As we all know running is a very mental game, and things that can affect our perception of a race greatly are our knowledge of the course and our opponents. During the pandemic, the majority of our races were on our home course, which was really great for some people who were able to inch their time down almost every race, while others found it monotonous and would put too much pressure on themselves if they knew they weren’t doing well at a certain point or were behind certain people. Things like this have always been the case, but it was exacerbated by running against your same teammates week in and week out on the same course. When this was combined with the previous issues things only seemed worse overall. People still had fun and enjoyed the season, but things weren’t the way they had been in the past. The joy of the sport seemed muted compared to previous years.

As fall changes to winter, the sports changed as well. Indoor track and Nordic skiing are the two options for runners where I am. Nordic had no change due to the small trails always requiring staggered starts where one person goes off every few seconds, so things just became slightly more spread out. Indoor track, on the other hand, was very different. The participants weren’t allowed to be in the building at all during practices, making it so that they had few options, either to run in the parking lots, which were plowed when we got snow, or shovel the track themselves to try and run there. The Nordic team always uses the center of the track for technique drills since it's easier to see with the lights (they do this on the snow), complicating that matter slightly.

                               Elizabeth running with her dad and noted HMRRC racer

Indoor track was a sport many schools flat out told people they couldn’t have that year. Our coaches managed to get it to be allowed, but the colleges that they compete at wouldn't host any meets and there wasn’t anyone they were allowed to compete against anyway. The season became outdoor track during the winter with inter-team meets sustaining everyone throughout the season. It's amazing they were able to hold the sport, but our school has a massive track team even on a small year like this. There’s only so long you can continue racing the same group of people before that starts to wear on you. 

Outdoor track season was when more normalized competition began to resume for running. Since the sport is always outdoors and once again more spread out than indoor track is considered to be, other schools began training again and meets were allowed to resume. The numbers of people allowed on the track at one time were more limited and race numbers were restricted for most events, but it was still seen as a breath of normalcy after a tumultuous year. Masks were still required for competition, but it wasn’t as big of an issue for most people by then. Invitationals resumed and people started to have more fun than it seemed they were having in the previous two sports seasons.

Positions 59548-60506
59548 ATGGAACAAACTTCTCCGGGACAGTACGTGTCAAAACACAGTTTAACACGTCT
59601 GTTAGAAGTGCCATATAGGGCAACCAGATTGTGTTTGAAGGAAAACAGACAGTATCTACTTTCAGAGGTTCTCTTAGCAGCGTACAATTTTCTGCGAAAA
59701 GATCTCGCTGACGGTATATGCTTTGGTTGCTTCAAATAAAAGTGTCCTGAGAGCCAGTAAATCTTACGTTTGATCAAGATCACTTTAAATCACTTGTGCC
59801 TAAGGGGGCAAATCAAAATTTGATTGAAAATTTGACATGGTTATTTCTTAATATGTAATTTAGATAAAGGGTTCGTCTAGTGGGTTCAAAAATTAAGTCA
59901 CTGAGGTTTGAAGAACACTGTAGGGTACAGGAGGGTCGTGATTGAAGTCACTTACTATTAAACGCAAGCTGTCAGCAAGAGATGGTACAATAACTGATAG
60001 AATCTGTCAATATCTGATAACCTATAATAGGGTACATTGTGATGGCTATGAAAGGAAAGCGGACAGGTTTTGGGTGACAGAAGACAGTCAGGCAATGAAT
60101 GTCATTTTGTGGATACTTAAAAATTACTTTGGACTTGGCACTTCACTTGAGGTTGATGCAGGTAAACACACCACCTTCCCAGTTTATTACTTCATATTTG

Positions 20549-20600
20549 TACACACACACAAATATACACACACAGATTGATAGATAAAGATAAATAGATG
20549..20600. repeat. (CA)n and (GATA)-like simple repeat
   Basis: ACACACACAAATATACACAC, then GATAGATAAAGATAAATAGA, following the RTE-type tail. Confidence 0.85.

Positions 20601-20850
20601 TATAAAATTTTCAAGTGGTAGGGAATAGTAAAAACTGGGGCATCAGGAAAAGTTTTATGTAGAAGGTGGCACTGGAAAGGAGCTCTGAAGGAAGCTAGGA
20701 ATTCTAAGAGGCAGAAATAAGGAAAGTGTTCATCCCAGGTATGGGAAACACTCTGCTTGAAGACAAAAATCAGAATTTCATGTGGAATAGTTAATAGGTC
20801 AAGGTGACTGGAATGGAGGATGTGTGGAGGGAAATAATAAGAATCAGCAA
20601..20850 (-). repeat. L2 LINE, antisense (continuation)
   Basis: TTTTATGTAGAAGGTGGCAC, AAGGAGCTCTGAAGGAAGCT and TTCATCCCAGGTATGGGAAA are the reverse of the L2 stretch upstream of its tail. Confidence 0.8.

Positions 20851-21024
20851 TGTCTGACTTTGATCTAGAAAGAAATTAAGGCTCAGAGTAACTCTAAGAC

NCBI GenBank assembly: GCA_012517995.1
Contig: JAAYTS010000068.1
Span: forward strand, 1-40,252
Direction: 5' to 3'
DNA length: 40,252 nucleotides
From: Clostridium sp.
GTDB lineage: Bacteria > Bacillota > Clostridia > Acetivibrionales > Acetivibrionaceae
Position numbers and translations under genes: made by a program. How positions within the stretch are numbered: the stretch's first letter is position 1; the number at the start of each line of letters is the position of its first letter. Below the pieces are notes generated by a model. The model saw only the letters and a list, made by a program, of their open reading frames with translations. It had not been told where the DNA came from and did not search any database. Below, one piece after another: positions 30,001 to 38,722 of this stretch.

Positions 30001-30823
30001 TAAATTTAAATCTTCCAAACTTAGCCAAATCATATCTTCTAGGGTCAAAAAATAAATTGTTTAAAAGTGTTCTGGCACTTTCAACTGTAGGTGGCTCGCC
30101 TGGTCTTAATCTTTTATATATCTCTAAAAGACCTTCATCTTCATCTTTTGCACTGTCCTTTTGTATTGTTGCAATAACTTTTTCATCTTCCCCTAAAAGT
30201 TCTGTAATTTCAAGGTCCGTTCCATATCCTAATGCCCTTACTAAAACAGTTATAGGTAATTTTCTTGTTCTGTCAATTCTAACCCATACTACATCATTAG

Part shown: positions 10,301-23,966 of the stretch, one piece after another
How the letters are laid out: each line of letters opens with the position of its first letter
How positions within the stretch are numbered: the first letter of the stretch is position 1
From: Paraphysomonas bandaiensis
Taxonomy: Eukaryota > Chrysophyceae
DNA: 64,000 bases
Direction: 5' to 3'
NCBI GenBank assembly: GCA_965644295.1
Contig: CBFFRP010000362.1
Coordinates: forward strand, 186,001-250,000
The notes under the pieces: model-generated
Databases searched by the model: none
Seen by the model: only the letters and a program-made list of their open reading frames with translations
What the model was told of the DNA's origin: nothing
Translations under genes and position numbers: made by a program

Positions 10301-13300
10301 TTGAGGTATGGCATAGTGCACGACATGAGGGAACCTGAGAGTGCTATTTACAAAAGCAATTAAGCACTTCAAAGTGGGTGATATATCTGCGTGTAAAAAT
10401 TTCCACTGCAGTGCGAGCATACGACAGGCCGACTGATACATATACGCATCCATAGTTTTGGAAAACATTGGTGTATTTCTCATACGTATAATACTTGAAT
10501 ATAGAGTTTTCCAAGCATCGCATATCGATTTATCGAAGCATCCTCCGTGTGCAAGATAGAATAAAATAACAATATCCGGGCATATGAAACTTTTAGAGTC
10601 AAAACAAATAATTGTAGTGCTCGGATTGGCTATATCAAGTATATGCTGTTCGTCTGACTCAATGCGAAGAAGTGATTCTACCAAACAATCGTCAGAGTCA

As we return to cross country season for a second time, things are looking much better than the previous year. Both the Manhattan Invitational and Ocean State are generally massive invitationals, but both took a hit to size this year. Busing is creating an issue to get students to meets and the park to practice. The mental effort put into practice may also be slightly lowered due to the stress of going into a school year without having fully learned all of what we needed to during the past year and a half. 

This year is much nicer since we’re able to go places to race and don’t have to wear masks for competition. Most people are having a much better time mentally as well, but that doesn’t mean the majority of us aren’t still excessively tired due to the amount of stress put on us as high school athletes right now. The pressure to do better than we did last year and the mix of trying to keep grades up and just exist as people take up so much time and energy that though we are relatively better, things still aren’t going well. As a student and athlete right now it's hard to see us ever feeling right again. It's hard to see us ever returning to a time as we had before the pandemic. It's hard to see us ever being as comfortable and unaware of everything constantly going on around us again. I’m not sure how this will affect our collective psyche going forward, but I do know all we can do is keep running and hope for the best.

                                                            Elizabeth with her Family